(CNN) - New York City Council Speaker Melissa Mark-Viverito, a Puerto Rican native, slammed the federal response in the wake of Hurricane Maria on Friday, saying the treatment of her home island has "racist undertones."
"It is outrageous, what I would call benign neglect," she told Chris Cuomo on CNN's "New Day," describing her recent trip to view the devastation. "There's a level of disinterest, it seems, to really deal in a focused way with this issue."
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President Donald Trump has praised the efforts of US military responders and the Federal Emergency Management Agency in Puerto Rico, though Thursday he tweeted that they cannot stay "forever."
But Mark-Viverito said she feels the responders don't have enough resources to do their job. She said the federal response to Maria was less than it was in Texas and Florida after Hurricanes Harvey and Irma, respectively.
The Democrat called many of the 45 Maria-related deaths in Puerto Rico "preventable," citing the lack of electricity for more than 80 percent of people and reports that some Puerto Ricans have been trying to find clean water by accessing wells on Superfund hazardous waste sites.
"I've been saying that the message from the President yesterday in his tweets was sadistic," she said. "You have a people in crisis, and you're saying you're going to turn your back on them. It's ridiculous."
Cuomo pointed to those who cast doubt on the seriousness of the situation in Puerto Rico or say that the administration is doing enough to help.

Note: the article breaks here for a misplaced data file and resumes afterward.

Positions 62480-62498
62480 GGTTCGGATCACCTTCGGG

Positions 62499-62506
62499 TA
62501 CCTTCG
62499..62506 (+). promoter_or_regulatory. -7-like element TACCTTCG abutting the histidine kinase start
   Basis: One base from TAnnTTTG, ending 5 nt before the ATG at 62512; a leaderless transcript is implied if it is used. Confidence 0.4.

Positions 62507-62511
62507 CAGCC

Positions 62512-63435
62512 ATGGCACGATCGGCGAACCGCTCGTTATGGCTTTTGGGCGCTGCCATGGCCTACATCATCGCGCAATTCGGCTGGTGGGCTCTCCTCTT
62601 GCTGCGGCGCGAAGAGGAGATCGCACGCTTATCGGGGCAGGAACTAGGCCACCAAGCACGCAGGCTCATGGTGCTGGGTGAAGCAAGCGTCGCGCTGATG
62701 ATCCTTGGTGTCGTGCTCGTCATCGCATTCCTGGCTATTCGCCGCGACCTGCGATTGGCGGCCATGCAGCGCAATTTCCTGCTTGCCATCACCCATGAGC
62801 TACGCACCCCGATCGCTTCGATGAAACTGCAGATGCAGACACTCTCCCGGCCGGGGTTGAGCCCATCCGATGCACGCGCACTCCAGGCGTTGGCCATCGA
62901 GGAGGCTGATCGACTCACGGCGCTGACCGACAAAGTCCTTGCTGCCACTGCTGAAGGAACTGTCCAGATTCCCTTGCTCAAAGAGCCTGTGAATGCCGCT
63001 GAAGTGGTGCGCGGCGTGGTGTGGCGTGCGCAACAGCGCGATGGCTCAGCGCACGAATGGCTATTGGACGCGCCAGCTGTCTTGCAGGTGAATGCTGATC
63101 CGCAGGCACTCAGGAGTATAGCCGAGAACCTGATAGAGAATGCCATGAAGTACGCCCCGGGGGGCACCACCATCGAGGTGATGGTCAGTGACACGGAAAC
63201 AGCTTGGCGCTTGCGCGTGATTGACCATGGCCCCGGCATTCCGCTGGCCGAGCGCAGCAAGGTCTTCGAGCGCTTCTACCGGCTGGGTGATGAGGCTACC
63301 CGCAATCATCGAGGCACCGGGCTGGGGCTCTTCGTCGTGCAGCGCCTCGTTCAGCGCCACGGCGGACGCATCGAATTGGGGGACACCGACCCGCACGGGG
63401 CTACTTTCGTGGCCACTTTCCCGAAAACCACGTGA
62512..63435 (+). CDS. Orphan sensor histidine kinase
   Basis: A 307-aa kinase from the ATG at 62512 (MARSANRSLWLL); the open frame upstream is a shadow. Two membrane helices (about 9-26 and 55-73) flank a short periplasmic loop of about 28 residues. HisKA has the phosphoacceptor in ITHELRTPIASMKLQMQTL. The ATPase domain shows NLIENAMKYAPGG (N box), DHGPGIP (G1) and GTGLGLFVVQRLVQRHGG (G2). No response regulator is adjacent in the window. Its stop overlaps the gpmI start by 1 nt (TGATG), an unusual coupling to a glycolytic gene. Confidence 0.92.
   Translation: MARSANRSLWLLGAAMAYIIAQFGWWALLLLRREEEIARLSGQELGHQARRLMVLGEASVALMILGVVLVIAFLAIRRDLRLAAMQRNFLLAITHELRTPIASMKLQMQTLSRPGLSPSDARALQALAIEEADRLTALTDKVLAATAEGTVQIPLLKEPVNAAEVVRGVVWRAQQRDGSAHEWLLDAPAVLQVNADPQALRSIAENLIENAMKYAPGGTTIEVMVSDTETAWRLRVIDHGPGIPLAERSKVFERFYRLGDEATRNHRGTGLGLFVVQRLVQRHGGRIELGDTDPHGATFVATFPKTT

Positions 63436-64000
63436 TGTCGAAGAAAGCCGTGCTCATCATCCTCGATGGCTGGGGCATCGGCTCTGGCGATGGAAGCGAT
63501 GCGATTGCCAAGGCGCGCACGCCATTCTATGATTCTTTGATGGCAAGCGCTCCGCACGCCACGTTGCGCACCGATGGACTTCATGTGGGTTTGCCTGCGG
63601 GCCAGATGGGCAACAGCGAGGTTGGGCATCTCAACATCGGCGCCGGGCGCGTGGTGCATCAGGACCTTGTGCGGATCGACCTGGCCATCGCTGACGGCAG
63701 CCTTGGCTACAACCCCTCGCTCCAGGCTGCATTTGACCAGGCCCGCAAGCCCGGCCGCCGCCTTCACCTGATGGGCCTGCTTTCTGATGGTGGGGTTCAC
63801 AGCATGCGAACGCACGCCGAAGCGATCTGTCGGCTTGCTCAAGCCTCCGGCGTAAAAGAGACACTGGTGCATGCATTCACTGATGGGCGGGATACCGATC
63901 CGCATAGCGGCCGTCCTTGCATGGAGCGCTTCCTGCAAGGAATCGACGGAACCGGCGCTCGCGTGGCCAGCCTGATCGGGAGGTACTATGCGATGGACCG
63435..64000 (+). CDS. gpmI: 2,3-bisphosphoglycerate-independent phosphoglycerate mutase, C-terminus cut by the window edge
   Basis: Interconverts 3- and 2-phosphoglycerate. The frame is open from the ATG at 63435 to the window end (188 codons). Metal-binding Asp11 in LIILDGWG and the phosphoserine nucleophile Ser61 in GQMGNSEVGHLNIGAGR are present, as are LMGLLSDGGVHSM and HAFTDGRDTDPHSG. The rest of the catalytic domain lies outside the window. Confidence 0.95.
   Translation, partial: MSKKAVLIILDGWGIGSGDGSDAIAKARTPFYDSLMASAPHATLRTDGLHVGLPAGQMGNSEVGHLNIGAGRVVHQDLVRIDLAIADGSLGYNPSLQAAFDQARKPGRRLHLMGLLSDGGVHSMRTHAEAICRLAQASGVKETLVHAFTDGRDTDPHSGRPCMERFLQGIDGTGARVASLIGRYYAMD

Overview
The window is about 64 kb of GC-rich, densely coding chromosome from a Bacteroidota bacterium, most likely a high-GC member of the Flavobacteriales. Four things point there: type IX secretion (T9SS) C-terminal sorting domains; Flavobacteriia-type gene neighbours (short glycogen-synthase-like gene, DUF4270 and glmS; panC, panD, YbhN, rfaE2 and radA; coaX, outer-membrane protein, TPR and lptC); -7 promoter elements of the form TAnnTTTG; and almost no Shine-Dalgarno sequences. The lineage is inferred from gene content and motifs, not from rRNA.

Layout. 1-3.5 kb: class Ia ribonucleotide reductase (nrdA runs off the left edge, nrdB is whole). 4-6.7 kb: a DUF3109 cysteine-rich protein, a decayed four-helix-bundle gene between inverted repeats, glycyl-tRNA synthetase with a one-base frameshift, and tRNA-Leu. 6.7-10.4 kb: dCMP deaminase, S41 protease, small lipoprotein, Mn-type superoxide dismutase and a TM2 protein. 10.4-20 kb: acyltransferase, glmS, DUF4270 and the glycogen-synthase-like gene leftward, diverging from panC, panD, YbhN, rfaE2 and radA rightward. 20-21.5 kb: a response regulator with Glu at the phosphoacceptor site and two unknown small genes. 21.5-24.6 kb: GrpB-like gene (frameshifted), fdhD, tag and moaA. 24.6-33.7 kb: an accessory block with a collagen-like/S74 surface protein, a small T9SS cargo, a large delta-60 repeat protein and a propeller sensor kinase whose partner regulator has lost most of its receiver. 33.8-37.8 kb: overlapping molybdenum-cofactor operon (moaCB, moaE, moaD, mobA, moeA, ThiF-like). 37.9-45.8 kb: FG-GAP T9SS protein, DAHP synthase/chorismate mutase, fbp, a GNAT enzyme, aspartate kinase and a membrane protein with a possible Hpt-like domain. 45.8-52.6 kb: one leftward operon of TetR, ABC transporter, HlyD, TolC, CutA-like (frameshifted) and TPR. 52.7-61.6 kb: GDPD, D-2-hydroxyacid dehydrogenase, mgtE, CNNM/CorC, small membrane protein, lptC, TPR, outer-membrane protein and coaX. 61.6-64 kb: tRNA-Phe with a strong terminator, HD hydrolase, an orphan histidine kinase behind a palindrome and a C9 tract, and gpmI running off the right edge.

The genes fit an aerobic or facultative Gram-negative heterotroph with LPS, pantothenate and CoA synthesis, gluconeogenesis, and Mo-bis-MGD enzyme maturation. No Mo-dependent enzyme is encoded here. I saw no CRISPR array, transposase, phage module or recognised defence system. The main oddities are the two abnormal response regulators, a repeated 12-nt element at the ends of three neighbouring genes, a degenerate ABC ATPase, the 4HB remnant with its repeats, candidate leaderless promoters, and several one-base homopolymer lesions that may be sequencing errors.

"These are apologists for an administration that is reckless and irresponsible," she said. "When it comes to the people of Puerto Rico, we have to be very clear that we are being treated like second-class citizens despite the fact that we've had U.S. citizenship for 100 years."
She noted that the United States invaded Puerto Rico (during the Spanish-American War in 1898, eventually acquiring it from Spain), and "with that invasion comes responsibilities."
"I heard some of the interviews with some of the Republican congresspeople. They see us as 'others.' They see us as somehow foreigners, that the United States doesn't have a responsibility to these U.S. citizens that have also given their life in terms of serving in the military with distinction over the years," Mark-Viverito said.
"So, there is a real double standard -- which I think has racist undertones, that's the way I have to interpret it -- that we are not being treated or given the same treatment as states that have had similar catastrophes. We are not going to let them forget it."
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